Then came one of those moments that you live through with every nerve of your body vibrating. I saw young men breaking away from the main crowd and running toward a street corner. There was some shouting. Then I spotted American helmets bobbing above the crowd. "Look, buddy, I've got the gun – now back off," a voice shouted. An Iraqi man was confronting an American soldier. "Go ahead and shoot me. Go ahead," the man said. A woman shouted into my face: "It's about our pride. Its just about our pride."
In everything I have heard and seen in Iraq this past week, the words "pride" and "shame" recur. The elderly writer who was jailed under Saddam but wept when he saw the ransacked museum. It was looted by Iraqis under American eyes. The woman on the corner in Mansur whose husband vanished under Saddam but who railed with anger because Iraqis themselves could not do what America had done. The monster was driven away by foreigners, and Iraqis are as traumatized by this reality as they are by the presence of these strange, muscular, well-armed boys on their streets. So many of those I have spoken with are torn apart by the immense contradiction in their new lives: without American power, they would still live in fear of Saddam. With American power, they feel weak and humiliated.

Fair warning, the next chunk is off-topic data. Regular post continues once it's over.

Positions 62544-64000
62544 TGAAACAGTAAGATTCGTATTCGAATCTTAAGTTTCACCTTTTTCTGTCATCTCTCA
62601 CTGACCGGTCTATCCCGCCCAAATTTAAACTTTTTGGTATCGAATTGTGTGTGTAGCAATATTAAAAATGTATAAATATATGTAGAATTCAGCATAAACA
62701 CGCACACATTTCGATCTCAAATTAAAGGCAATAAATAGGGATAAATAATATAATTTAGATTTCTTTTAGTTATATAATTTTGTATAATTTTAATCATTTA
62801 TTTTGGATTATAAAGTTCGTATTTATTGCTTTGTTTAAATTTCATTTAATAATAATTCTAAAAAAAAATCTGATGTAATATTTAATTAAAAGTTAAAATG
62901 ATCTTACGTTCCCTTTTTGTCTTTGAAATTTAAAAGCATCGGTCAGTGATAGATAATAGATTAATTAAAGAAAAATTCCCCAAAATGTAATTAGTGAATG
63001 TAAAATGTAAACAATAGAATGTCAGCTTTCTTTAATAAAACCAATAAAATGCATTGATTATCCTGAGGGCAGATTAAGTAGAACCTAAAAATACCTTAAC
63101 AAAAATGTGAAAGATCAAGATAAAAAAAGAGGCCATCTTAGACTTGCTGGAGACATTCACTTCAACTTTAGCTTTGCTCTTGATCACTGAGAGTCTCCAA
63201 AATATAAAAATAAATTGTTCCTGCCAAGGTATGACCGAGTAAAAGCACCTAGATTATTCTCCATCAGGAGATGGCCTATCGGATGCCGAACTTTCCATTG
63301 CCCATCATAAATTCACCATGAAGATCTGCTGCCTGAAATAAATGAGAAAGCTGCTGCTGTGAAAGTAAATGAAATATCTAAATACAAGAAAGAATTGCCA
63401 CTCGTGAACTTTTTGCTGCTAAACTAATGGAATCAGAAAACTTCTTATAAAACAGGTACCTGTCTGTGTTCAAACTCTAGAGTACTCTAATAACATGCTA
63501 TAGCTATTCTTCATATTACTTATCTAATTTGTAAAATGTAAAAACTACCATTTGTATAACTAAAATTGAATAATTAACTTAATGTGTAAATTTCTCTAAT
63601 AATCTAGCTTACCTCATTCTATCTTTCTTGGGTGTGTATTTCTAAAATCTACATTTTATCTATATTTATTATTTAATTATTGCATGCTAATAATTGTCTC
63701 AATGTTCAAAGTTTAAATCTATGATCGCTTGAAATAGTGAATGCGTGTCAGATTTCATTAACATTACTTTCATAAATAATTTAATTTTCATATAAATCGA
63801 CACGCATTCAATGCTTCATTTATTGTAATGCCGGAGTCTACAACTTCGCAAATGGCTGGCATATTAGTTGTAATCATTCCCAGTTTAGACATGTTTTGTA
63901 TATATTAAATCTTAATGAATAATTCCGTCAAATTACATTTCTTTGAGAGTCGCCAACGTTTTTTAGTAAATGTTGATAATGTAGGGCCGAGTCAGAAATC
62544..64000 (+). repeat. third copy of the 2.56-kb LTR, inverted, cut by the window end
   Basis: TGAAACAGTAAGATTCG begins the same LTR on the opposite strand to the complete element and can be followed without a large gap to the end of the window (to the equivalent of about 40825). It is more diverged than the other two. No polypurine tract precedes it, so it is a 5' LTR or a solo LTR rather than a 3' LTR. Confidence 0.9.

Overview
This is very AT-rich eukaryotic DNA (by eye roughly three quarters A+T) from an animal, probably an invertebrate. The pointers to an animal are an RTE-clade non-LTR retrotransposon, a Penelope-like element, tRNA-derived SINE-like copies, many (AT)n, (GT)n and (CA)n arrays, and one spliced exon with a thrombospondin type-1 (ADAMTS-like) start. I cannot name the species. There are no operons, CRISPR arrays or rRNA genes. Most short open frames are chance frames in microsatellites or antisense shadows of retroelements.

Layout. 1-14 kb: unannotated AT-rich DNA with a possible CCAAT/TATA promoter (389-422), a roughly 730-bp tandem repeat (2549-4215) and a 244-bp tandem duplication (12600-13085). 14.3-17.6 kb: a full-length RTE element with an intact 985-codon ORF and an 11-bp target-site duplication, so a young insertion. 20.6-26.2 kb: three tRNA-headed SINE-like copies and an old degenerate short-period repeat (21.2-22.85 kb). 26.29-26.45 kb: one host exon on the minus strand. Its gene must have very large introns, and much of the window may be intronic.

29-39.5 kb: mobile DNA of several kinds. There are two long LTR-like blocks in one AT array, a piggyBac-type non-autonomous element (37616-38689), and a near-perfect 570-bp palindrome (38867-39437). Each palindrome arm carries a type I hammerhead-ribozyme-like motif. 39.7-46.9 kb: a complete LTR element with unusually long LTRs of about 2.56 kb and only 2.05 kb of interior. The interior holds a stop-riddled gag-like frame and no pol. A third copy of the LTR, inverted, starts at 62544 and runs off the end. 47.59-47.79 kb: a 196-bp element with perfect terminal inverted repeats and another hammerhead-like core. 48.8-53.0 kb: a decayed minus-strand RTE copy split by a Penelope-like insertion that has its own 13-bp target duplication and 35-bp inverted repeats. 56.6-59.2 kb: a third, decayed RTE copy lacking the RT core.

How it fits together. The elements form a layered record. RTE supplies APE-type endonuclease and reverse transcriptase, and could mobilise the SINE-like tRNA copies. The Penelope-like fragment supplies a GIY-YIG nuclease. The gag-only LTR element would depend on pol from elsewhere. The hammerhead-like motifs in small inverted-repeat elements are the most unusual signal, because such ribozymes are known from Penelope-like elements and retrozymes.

Into this vacuum have come the clerics, both Shia and Sunni. I sensed it a week ago when we were stuck at an American checkpoint on the way into Baghdad. The troops smiled and were polite. They sunned themselves on top of their Bradley fighting vehicles and Abrams tanks. A voice crackled on a tannoy about a block away. "What is the voice saying?" I asked. Our translator said the imam at the local mosque was saying the occupiers should go home.